What’s the deal with tiger nuts?
Tiger nuts are the latest superfood craze with plenty of health benefits.
Tiger nuts have been around for centuries, with origins dating back to Neolithic Egypt where they were used as food and medicine. The Spanish have been using tiger nuts to make their traditional creamy beverage, horchata, since the 18th century. Tiger nuts are also found in Ghana and Nigeria. They are popular again in many other parts of the world as well due to their many health benefits and as more people gravitate towards plant-based foods.
Despite their name, tiger nuts are not actually nuts. They are tubers like potatoes and yams, only smaller (the size of a chickpea) and edible. They have a chewy texture and get their name from the wrinkly stripes on their skin. Also known as chufa, earth almonds or yellow nutsedge, tiger nuts taste like coconut and almond.
The health benefits of tiger nuts
Tiger nuts contain a variety of nutrients including vitamins, carbohydrates, protein, iron, magnesium, phosphorus and potassium. However, they are especially highly praised for their rich fibre content, known for their prebiotic capacity, and help improve digestion and gut health. Experts warn that eating too many tiger nuts may result in bloating, cramping or unpleasant gas, especially for people suffering from digestive conditions such as irritable bowel syndrome (IBS).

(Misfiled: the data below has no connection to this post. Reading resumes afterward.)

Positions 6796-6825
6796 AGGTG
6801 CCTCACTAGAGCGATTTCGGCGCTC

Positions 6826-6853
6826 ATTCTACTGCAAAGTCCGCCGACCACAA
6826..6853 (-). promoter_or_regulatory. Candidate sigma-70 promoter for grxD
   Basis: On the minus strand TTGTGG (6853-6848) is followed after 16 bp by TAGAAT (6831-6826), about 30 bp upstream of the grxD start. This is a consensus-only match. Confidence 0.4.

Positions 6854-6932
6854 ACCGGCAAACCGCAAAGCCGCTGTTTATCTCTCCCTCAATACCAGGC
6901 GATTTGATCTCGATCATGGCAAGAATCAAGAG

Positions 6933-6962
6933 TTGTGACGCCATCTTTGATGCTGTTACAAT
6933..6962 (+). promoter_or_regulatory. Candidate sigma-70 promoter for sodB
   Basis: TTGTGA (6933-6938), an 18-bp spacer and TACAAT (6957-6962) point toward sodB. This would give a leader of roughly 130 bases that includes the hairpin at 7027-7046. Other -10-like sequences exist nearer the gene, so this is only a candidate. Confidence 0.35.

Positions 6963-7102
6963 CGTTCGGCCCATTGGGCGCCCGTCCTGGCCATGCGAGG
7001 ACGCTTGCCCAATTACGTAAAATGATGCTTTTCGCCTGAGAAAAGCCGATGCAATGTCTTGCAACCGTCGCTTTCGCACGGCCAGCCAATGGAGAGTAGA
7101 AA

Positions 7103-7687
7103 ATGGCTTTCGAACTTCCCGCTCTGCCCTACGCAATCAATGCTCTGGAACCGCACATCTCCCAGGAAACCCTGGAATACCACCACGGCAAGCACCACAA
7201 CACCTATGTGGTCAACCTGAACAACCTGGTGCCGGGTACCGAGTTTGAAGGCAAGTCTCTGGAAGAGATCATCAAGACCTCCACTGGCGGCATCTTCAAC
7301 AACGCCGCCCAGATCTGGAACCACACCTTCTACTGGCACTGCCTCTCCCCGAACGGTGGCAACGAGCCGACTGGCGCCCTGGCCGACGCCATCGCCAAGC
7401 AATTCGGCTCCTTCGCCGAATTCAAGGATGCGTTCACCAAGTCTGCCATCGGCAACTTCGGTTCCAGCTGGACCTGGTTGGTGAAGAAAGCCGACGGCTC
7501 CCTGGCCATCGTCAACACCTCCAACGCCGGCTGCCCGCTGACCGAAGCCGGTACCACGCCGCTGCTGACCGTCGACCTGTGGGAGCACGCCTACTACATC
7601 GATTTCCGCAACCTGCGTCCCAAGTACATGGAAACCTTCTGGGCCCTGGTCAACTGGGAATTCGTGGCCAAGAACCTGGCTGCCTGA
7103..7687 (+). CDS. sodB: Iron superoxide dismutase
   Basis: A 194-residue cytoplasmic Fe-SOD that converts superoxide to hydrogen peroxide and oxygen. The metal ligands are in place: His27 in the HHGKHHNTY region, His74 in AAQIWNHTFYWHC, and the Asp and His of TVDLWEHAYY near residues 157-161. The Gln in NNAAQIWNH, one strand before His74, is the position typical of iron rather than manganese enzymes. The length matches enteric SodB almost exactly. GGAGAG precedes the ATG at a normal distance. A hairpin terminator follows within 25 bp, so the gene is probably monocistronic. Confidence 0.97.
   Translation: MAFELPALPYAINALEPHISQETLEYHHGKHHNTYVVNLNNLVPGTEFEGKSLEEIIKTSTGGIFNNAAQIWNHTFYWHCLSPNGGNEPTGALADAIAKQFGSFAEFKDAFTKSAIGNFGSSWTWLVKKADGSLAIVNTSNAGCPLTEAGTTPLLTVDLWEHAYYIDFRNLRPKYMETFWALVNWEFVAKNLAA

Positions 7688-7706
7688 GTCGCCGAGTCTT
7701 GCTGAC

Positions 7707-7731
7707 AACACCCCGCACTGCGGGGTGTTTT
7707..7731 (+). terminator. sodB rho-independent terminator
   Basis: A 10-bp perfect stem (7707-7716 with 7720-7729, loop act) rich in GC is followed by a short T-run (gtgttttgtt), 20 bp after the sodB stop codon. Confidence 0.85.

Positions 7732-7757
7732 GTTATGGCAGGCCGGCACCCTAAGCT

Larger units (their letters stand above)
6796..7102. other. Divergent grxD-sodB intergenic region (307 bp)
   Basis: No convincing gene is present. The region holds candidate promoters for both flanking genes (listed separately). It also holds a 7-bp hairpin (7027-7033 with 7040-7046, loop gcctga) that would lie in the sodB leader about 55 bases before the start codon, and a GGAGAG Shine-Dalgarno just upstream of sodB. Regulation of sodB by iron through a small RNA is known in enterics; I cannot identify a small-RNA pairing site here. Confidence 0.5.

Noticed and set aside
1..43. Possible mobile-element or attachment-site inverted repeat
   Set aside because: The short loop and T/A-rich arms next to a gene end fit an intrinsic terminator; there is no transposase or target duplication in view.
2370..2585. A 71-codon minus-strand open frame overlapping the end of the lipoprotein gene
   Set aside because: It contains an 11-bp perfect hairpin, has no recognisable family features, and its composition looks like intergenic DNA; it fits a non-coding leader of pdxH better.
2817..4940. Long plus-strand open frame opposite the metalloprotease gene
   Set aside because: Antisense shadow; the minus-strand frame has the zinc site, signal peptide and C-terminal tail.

Tiger nuts are also rich in antioxidants, which may help lower the risk of certain cancers. The amino acid arginine in them may increase insulin production, helping to keep blood sugar levels in control.
“Additionally, tiger nuts have natural sugars. They also have monounsaturated fats, which help lower LDL or bad cholesterol levels, thereby improving heart health,” says food and consumer sciences academic with the University of Pretoria Irene Darkwa.
“In Ghana and Nigeria, tiger nuts are popularly used as an aphrodisiac. Men use them to help boost sperm production – although this is yet to be scientifically proven,” Dirkwa says.
How to enjoy tiger nuts
Tiger nuts can be eaten raw with the roughage swallowed or spit out. They can be roasted, boiled or soaked.
“The food products that tiger nuts are being used to make include tiger nut milk. You can extract milk from them, add a bit of water, blend and strain it. For those who are lactose intolerant, this is a good dairy substitute. You can add cinnamon sticks to flavour it. There’s also tiger nut flour. When you extract the milk and you strain it, whatever is left can be used as animal feed or it can be dried in the oven to make flour. Oil can be extracted from tiger nut as well,” Dirkwa says.
She is currently a PhD candidate doing her research on developing cheese out of tiger nuts for Ghana, whose cheese is imported.
South Africa imports tiger nuts and, according to Dirkwa, they have a long shelf life. “If stored in a cool place, they can last up to two years,” she says.